Should the government stop the Uber-Careem acquisition deal?

In late March 2019, the global ride-hailing giant Uber announced its acquisition of its Middle-Eastern competitor, Careem, for $3.1 bln, subject to antitrust approval by the countries in which the companies operate. The elimination of Uber’s most important competitor in the region brings with it the threat of abuse of market power, and a resultant increase in prices.

Should authorities block the move? Absolutely not. In fact, consumers are much more likely to be winners than losers in this megadeal.

Antitrust policy aims to maintain fair market competition, in part by breaking up monopolies. When the US government alleges that a company is a monopoly, it must demonstrate two things.

First, that the company has power over price and output in a market.

Second, that the power was the result of commercial decisions driven by the desire to impede competition.

In the case of Uber and Careem, it is straightforward to argue that neither condition is satisfied. While Careem is Uber’s most important direct competitor, Uber is actually far more constrained by its indirect competitors than its direct ones.

To see why, remember the initial days of Uber circa 2010, when it was expanding across the US. Its rapid acquisition of market share initially came at the expense of traditional taxis, and it unleashed a massive counter-lobby that is still restricting its growth in many countries. London black cabs would not have bothered pressuring their mayor, Sadiq Khan, into an anti-Uber stance were it not for the fact that Uber was a highly successful competitor.

But focusing on taxis still yields an inaccurately narrow view of Uber’s competition. The company’s long-run strategy is to convince people to simply stop purchasing cars – or at the very least to dramatically scale back their use of them. Across the entire world, many people use public transportation for their daily commutes, due to the advantages it confers upon travelers.

Uber seeks a similar dynamic, whereby it wants to convince people to rely on Uber as their primary means of road transportation.

And that is why Uber fails to satisfy the second condition, too. It has much loftier goals than monopolizing ride-hailing services, or driving traditional taxis out of business. It wants to effect a fundamental transformation in the entire transportation system. Seen through this lens, it is laughable to think of the Careem purchase as a precursor to sitting back, raising prices, and living off the fat of the land. The most plausible explanation for the purchase is that it wants to exploit potential economies of scale in the future, so that it can continue to expand aggressively and realize its mission.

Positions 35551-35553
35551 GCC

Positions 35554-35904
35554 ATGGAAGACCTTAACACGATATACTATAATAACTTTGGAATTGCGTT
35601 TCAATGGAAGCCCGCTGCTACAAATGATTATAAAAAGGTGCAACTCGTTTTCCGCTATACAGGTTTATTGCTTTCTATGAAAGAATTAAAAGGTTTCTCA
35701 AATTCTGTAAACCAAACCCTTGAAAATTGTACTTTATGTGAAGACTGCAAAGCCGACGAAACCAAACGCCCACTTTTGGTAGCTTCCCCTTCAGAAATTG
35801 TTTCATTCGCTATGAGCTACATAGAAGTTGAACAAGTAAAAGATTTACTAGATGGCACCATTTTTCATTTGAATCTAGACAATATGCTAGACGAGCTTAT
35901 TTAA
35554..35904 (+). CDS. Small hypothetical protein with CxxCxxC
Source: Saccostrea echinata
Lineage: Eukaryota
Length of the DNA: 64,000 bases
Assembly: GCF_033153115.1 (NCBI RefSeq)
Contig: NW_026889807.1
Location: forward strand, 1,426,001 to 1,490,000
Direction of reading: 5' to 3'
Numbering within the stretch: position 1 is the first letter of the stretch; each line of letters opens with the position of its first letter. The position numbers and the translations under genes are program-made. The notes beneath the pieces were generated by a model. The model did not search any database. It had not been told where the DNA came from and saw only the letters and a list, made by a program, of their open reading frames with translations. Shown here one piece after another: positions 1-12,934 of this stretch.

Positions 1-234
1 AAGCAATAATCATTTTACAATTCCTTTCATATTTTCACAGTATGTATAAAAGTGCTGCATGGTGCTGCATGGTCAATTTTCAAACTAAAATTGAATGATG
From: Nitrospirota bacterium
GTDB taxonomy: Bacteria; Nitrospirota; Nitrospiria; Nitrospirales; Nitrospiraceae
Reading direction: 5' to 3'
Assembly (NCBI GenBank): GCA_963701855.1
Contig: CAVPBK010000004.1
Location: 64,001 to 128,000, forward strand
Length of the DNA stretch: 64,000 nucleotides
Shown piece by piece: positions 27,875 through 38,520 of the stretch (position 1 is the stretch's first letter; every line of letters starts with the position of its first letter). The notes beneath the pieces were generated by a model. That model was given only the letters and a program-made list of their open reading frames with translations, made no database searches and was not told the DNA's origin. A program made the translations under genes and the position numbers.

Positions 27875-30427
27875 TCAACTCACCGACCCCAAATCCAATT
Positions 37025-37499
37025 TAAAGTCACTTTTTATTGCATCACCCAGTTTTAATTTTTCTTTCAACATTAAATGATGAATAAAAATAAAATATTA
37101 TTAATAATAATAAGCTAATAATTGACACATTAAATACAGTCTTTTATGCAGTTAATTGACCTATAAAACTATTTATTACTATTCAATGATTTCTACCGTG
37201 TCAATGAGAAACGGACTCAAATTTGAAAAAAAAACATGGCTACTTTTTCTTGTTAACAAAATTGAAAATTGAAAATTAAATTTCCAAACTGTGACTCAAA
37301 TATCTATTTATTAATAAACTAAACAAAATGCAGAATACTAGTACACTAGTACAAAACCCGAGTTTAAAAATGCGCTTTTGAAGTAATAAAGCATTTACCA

But that’s not the only reason why antitrust authorities should approve the deal. The potentially more important one – discussed by Brookings Institution fellows Robert Crandall and Clifford Wilson in a 2003 paper in the Journal of Economic Perspectives – is that there is actually very little evidence that antitrust authorities in general provide any discernable protection to consumers when they do choose to intervene.

For example, in the famous case of Standard Oil, which was forcibly broken up by US authorities in 1911 due to its perceived monopolization of upstream and downstream oil operations, prices actually went up in the immediate aftermath of the government’s decision. Thereafter, they resumed a previous downward trend. Thus, if anything, the government’s actions merely disrupted an organic decline in the company’s market power.

This pattern is repeated in many other cases, due to two fundamental weaknesses in antitrust policy. The first is that the time taken for the government to study the case, choose an action, implement it, and resist any ensuing appeals, is often so long that by the end of it, the market has already changed significantly, necessitating a different course of action. This is not the result of pointless bureaucracy – the checks and balances are crucial for protecting entrepreneurs and consumers from capricious government administrators who might otherwise abuse their power.

The second – and more important – reason is that the tools at the government’s disposal have a negligible impact on the market compared to the more important factors working in the background, such as the development of new technology. For example, in the late 1990s, the US government sought to check the expansion of the grocery store chain Safeway in a bid to protect small grocery stores. However, the efficiency gains associated with centralizing the grocery store supply chain were so big that Safeway and other giants continued to expand unabated.

In the case of Uber and Careem, in time potential economies of scale will surely materialize, and this pressure will tell sooner or later. Moreover, the story of Uber’s birth is what will almost guarantee that the benefits of economies of scale will be passed on to consumers: The entry costs in the market are very low, and the market itself is highly dynamic, meaning that there will always be new opportunities emerging. The minute Uber shifts its focus from expansion to consolidation is the minute its decline will begin – the transport market is extremely competitive.

And that speaks to a broader lesson that consumers in the Middle East see in action every day across many different products and services: As long as it is easy for entrants to join the market, companies will respect consumers. Authorities should focus on ease of entry, not market share, and in a market as dynamic and unpredictable as transport, there is little that Uber can do to consistently and substantively restrict entry.

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Omar Al-Ubaydli

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